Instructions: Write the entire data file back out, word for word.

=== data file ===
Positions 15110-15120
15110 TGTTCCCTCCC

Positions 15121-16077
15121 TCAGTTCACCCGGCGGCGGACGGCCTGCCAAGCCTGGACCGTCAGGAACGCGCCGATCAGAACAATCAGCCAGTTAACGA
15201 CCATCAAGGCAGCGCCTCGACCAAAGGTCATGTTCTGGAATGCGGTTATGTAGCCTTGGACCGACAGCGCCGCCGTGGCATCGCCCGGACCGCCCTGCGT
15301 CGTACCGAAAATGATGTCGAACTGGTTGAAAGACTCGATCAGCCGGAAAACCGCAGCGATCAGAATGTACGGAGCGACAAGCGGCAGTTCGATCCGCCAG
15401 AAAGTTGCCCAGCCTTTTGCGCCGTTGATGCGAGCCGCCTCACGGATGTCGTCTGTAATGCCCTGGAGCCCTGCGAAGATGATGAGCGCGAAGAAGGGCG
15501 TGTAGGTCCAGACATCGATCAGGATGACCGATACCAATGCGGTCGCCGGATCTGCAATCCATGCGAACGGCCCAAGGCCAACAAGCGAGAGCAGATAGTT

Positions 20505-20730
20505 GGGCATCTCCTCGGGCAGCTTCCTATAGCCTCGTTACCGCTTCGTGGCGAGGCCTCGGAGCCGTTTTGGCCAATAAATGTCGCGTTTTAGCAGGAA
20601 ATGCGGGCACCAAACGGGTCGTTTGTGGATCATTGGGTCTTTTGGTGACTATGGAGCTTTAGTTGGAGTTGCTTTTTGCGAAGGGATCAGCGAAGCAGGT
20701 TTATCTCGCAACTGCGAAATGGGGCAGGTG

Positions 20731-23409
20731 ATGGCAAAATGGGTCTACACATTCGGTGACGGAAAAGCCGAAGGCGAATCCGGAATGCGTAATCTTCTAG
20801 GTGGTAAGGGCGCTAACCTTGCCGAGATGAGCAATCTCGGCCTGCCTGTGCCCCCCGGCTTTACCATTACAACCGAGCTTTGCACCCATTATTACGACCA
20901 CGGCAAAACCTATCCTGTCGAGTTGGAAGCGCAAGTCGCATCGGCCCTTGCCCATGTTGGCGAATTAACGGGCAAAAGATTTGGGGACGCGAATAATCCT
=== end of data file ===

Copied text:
Positions 15110-15120
15110 TGTTCCCTCCC

Positions 15121-16077
15121 TCAGTTCACCCGGCGGCGGACGGCCTGCCAAGCCTGGACCGTCAGGAACGCGCCGATCAGAACAATCAGCCAGTTAACGA
15201 CCATCAAGGCAGCGCCTCGACCAAAGGTCATGTTCTGGAATGCGGTTATGTAGCCTTGGACCGACAGCGCCGCCGTGGCATCGCCCGGACCGCCCTGCGT
15301 CGTACCGAAAATGATGTCGAACTGGTTGAAAGACTCGATCAGCCGGAAAACCGCAGCGATCAGAATGTACGGAGCGACAAGCGGCAGTTCGATCCGCCAG
15401 AAAGTTGCCCAGCCTTTTGCGCCGTTGATGCGAGCCGCCTCACGGATGTCGTCTGTAATGCCCTGGAGCCCTGCGAAGATGATGAGCGCGAAGAAGGGCG
15501 TGTAGGTCCAGACATCGATCAGGATGACCGATACCAATGCGGTCGCCGGATCTGCAATCCATGCGAACGGCCCAAGGCCAACAAGCGAGAGCAGATAGTT

Positions 20505-20730
20505 GGGCATCTCCTCGGGCAGCTTCCTATAGCCTCGTTACCGCTTCGTGGCGAGGCCTCGGAGCCGTTTTGGCCAATAAATGTCGCGTTTTAGCAGGAA
20601 ATGCGGGCACCAAACGGGTCGTTTGTGGATCATTGGGTCTTTTGGTGACTATGGAGCTTTAGTTGGAGTTGCTTTTTGCGAAGGGATCAGCGAAGCAGGT
20701 TTATCTCGCAACTGCGAAATGGGGCAGGTG

Positions 20731-23409
20731 ATGGCAAAATGGGTCTACACATTCGGTGACGGAAAAGCCGAAGGCGAATCCGGAATGCGTAATCTTCTAG
20801 GTGGTAAGGGCGCTAACCTTGCCGAGATGAGCAATCTCGGCCTGCCTGTGCCCCCCGGCTTTACCATTACAACCGAGCTTTGCACCCATTATTACGACCA
20901 CGGCAAAACCTATCCTGTCGAGTTGGAAGCGCAAGTCGCATCGGCCCTTGCCCATGTTGGCGAATTAACGGGCAAAAGATTTGGGGACGCGAATAATCCT